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contours and making the shape of the body. >> your gallery represents artists from all over, not just the bay area, an artist that work in a lot of different media. how to use some of what you look for in artists you represent? >> it is dependent on people are confident with their materials. that is a really important thing. there is enough stuff in the world already. >> you also have in his current show an artist who makes sculpture out of some really interesting types of materials. let's go over and take a look at that. here we are in a smaller space. project gallery. >> artists used the parameters of this space to find relationships between the work that is not out in the big gallery. >> i noticed a lot of artists doing really site-specific work. >> this is a pile of balloons, something that is so familiar,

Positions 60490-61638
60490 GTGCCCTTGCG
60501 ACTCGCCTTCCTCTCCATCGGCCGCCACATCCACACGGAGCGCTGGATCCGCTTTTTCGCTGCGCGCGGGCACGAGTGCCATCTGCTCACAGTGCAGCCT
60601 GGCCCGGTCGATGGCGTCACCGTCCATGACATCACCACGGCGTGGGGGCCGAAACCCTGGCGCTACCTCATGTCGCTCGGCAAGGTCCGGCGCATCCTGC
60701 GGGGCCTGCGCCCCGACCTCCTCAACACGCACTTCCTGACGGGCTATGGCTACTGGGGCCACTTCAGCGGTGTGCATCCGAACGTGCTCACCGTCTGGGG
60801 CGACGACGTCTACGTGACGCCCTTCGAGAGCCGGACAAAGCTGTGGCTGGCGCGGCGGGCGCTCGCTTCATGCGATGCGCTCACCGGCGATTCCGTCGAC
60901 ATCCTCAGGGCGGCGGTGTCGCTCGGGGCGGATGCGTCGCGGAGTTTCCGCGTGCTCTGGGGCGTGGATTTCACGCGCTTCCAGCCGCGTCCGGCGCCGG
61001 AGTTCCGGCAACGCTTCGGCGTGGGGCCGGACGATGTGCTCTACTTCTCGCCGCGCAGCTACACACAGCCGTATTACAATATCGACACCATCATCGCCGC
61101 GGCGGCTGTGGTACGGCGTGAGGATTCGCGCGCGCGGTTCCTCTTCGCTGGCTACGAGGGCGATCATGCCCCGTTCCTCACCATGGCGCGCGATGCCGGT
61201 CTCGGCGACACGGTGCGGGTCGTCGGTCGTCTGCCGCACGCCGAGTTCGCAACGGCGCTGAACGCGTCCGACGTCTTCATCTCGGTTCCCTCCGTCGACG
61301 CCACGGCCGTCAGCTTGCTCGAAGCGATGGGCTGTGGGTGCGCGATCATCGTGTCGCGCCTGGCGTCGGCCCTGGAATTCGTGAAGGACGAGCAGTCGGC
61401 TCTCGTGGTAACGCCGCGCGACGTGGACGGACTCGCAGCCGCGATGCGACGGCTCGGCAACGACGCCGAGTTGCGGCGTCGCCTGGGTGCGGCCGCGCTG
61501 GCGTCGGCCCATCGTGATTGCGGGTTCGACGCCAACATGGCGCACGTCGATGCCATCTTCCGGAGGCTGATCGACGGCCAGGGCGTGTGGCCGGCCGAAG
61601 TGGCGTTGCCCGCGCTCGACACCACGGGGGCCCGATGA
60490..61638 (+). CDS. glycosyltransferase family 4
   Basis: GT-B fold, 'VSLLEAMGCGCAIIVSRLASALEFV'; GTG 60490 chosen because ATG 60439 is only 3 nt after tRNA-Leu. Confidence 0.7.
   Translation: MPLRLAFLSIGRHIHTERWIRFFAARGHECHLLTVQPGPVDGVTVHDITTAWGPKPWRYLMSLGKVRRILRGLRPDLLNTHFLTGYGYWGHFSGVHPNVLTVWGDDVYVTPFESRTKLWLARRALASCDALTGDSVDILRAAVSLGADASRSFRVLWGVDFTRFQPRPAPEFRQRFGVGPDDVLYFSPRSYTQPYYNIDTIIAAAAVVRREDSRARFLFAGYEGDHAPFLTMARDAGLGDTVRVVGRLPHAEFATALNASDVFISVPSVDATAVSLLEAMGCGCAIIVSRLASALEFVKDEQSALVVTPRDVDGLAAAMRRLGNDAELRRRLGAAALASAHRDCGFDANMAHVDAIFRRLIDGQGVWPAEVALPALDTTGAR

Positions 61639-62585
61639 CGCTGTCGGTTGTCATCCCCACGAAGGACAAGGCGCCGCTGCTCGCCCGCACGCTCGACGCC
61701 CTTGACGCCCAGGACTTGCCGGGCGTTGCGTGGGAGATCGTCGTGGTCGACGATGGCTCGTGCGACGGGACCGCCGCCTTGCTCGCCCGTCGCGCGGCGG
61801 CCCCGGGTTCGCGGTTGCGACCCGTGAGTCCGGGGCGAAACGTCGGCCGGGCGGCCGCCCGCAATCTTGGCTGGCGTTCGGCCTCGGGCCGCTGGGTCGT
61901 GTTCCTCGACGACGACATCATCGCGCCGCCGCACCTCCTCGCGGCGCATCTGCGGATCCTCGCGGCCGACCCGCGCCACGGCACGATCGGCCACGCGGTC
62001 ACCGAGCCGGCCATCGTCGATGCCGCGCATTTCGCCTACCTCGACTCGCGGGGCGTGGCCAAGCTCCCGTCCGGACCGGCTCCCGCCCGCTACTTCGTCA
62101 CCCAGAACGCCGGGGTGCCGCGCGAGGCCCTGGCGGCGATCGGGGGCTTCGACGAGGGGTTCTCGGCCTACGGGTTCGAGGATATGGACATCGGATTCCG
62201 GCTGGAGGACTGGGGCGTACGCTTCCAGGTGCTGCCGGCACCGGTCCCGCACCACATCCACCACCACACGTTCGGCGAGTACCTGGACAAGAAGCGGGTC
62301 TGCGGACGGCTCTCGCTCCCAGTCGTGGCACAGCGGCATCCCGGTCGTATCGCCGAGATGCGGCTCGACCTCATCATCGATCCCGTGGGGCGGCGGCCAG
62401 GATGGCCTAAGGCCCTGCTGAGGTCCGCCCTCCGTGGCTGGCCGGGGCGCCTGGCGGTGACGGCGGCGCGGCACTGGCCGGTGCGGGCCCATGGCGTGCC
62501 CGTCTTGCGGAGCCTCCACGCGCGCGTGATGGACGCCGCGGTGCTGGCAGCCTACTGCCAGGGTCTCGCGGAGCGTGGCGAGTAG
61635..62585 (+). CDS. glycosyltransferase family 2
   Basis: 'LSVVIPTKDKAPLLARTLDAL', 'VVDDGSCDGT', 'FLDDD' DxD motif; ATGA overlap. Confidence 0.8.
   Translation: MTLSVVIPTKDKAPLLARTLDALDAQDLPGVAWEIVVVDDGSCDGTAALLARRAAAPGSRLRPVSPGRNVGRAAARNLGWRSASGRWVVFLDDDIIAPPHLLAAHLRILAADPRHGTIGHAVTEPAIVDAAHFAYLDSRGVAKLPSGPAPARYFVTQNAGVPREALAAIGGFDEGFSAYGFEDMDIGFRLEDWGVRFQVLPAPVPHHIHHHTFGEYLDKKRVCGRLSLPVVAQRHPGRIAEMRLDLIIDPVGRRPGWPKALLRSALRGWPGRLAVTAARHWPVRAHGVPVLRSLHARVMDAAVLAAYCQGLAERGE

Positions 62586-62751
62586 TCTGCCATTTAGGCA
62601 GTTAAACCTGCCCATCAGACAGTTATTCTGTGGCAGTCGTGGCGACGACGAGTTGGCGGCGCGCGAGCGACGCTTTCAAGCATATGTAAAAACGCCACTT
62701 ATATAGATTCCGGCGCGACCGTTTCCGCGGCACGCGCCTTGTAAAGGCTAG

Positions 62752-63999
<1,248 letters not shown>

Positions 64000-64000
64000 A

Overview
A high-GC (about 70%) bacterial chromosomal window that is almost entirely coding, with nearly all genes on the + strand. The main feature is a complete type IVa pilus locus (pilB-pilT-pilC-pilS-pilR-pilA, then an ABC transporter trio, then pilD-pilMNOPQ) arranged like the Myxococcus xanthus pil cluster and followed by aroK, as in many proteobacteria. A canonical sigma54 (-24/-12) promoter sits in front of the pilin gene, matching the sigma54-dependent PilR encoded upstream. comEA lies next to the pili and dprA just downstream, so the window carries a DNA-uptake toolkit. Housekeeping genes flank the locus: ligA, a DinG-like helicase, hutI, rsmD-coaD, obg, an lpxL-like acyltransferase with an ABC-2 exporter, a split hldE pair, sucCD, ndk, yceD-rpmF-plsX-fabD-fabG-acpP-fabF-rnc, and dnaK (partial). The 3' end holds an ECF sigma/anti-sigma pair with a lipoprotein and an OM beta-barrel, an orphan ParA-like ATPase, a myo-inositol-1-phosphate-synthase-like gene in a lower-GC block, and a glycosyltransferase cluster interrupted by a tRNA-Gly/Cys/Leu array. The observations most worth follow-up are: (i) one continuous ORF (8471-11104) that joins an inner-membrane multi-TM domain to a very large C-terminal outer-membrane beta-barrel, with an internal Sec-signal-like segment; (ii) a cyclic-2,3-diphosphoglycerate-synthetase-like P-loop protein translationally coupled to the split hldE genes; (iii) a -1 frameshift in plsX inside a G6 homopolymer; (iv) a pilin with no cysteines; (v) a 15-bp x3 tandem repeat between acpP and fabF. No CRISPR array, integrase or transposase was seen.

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like a child's balloon. in this proportion, suddenly, it becomes something out of a dream. >> or a nightmare. >> may be a nightmare. >> this one over here is even harder to figure out what the initial material is. >> this is made out of puffy paint. often, kids use it to decorate their clothes. she has made all these lines of paint. >> for the pieces we are looking at, is there a core of foam or something in the middle of these pieces that she built on top of? >> i'm not telling. >> ah, a secret. >> this silver is aluminum foil, crumbled of aluminum foil. her aesthetic is very much that quiet, japanese spatial thing that i really admire. their attention to the materiality of the things of the